in Review

Bon Iver – 22, A Million

Speaking of the late ’00s/early ’10s era of indie rock that marked my college years, Bon Iver was a pretty inseparable product of that era, and for that reason I wasn’t sure whether I should care about a new Bon Iver record.  I guess it has to do with the fact that you could say Bon Iver was a pretty pivotal artist in the wimpification of indie rock that was no doubt started with Arcade Fire’s Funeral over a decade ago.  But, at this point, that seems kind of irrelevant, because what the hell even is indie rock right now?  It’s hard to say, but what isn’t terribly hard to say is that whether you like it or not, this a fairly bold and offbeat record that some people seem to like, and some people think is just too weird.  And I can see why this is, though the more I listen to it, the more I’ve found that beneath its weirdness, 22, A Million has all the warmth and sensitivity that made white people fall in love with Bon Iver in the first place.

I could tell immediately that this was going to be a fairly experimental record, since on first listen, my reaction to 22, A Million was, “Yeah… I’m not really hearing any songs here”.  Meaning there didn’t appear to be much rhyme or reason to the mix of electronic percussion, manipulated vocals, and intermittent use of more of traditional instrumentation that permeates the record.  And I have to think on some level, that was Justin Vernon (aka Mr. Bon Iver)’s intention.  He appears to be a guy who’s uncomfortable with the level of fame and attention he’s gotten since Bon Iver’s 2011 album, and looking at the album’s nonsensical track-listing, there was an intentional bucking of expectations going on here that made it feel like he was just screwing with people.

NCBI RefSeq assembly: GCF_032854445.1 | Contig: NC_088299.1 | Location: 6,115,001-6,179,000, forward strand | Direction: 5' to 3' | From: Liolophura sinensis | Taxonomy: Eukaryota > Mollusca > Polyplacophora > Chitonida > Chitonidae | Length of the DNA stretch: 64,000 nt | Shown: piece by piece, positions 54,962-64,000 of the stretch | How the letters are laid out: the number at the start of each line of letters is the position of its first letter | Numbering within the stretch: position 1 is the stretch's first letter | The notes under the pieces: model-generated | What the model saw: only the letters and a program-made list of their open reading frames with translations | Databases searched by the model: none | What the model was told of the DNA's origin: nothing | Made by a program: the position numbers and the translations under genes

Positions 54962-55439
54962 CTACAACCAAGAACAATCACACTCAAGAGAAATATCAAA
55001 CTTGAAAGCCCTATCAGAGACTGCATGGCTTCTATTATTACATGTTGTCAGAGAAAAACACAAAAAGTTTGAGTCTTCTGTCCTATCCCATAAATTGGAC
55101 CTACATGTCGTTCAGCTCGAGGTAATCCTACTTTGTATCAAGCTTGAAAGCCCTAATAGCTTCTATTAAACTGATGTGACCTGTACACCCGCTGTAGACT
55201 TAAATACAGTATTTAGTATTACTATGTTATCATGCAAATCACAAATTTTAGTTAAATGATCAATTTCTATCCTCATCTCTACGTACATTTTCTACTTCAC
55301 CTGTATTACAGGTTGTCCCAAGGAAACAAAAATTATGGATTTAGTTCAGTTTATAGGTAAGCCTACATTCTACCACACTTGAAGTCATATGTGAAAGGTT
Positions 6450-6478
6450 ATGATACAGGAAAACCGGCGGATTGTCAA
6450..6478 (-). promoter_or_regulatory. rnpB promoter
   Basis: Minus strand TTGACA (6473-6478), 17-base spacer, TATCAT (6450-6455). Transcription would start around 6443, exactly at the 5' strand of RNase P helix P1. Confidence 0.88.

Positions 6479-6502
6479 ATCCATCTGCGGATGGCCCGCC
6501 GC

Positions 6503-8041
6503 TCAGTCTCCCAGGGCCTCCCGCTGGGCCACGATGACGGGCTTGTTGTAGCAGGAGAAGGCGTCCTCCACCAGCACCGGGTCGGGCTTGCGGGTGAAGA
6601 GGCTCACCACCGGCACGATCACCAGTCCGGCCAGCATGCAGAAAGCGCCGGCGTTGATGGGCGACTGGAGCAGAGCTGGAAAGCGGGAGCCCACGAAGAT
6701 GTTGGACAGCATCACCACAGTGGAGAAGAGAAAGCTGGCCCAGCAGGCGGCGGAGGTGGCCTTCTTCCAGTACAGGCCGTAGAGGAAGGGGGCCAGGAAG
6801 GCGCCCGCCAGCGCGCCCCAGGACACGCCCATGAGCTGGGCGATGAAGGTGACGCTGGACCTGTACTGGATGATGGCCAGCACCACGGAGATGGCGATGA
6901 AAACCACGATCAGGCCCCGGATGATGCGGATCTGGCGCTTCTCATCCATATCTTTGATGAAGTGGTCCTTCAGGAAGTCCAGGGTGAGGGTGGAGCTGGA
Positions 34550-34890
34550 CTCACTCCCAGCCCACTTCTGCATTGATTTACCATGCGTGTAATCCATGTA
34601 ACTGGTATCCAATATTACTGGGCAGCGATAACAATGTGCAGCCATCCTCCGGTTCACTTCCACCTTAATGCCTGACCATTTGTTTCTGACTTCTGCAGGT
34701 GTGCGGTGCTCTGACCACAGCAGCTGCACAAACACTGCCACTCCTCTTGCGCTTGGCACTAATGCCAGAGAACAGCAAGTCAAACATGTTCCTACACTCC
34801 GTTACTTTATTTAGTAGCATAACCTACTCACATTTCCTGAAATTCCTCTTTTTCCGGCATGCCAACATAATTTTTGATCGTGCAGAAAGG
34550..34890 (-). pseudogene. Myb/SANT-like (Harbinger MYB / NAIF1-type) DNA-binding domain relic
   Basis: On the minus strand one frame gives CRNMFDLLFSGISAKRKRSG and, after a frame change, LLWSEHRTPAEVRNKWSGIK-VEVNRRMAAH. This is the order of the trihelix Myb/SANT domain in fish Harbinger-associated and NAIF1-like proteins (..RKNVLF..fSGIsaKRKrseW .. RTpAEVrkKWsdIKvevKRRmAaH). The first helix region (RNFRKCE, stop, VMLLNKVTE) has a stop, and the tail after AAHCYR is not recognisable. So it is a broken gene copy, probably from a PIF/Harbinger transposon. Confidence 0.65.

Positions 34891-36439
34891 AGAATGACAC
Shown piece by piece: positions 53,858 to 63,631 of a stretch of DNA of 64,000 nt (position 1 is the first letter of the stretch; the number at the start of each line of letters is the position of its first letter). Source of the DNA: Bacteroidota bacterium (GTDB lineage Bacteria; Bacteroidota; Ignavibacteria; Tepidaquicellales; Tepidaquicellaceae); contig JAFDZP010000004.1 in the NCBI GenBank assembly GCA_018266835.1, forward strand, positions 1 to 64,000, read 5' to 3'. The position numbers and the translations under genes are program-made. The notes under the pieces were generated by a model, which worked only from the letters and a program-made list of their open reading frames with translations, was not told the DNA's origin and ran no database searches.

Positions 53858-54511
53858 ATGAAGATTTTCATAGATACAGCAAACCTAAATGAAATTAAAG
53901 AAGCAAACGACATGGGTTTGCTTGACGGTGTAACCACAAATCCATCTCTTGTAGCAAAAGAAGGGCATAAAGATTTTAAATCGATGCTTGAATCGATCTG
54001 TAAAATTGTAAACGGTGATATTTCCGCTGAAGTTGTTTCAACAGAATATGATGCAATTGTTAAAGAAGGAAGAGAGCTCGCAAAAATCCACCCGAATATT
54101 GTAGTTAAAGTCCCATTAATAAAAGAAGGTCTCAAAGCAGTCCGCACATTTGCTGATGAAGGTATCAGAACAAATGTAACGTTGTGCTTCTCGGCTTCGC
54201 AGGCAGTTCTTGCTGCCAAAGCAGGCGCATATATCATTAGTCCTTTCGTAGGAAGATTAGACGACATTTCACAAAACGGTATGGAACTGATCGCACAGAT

Or maybe 22, A Million was Vernon’s way of weeding out the phonies in his audience.  Because Bon Iver does strike me as the kind of artist that your typical (I hate to use the phrase) hipster music fan is into, whether they actually like Bon Iver, or just feel obligated to say they like Bon Iver.  On that level, I think Vernon has succeeded in creating an album that will test people’s patience, but will reward those that are patient enough to stick with it, and see that there’s a weird beauty to this album.  I know I’ve talked about it before that music listeners nowadays seem less likely to really sit down and spend time with a challenging album, and this album’s embrace of that I’d say is more than welcome.  Which in the end has made it feel like quite the opposite of the “fuck you” it initially felt like.

Favorite Tracks: You know, the ones with the weird symbols in them.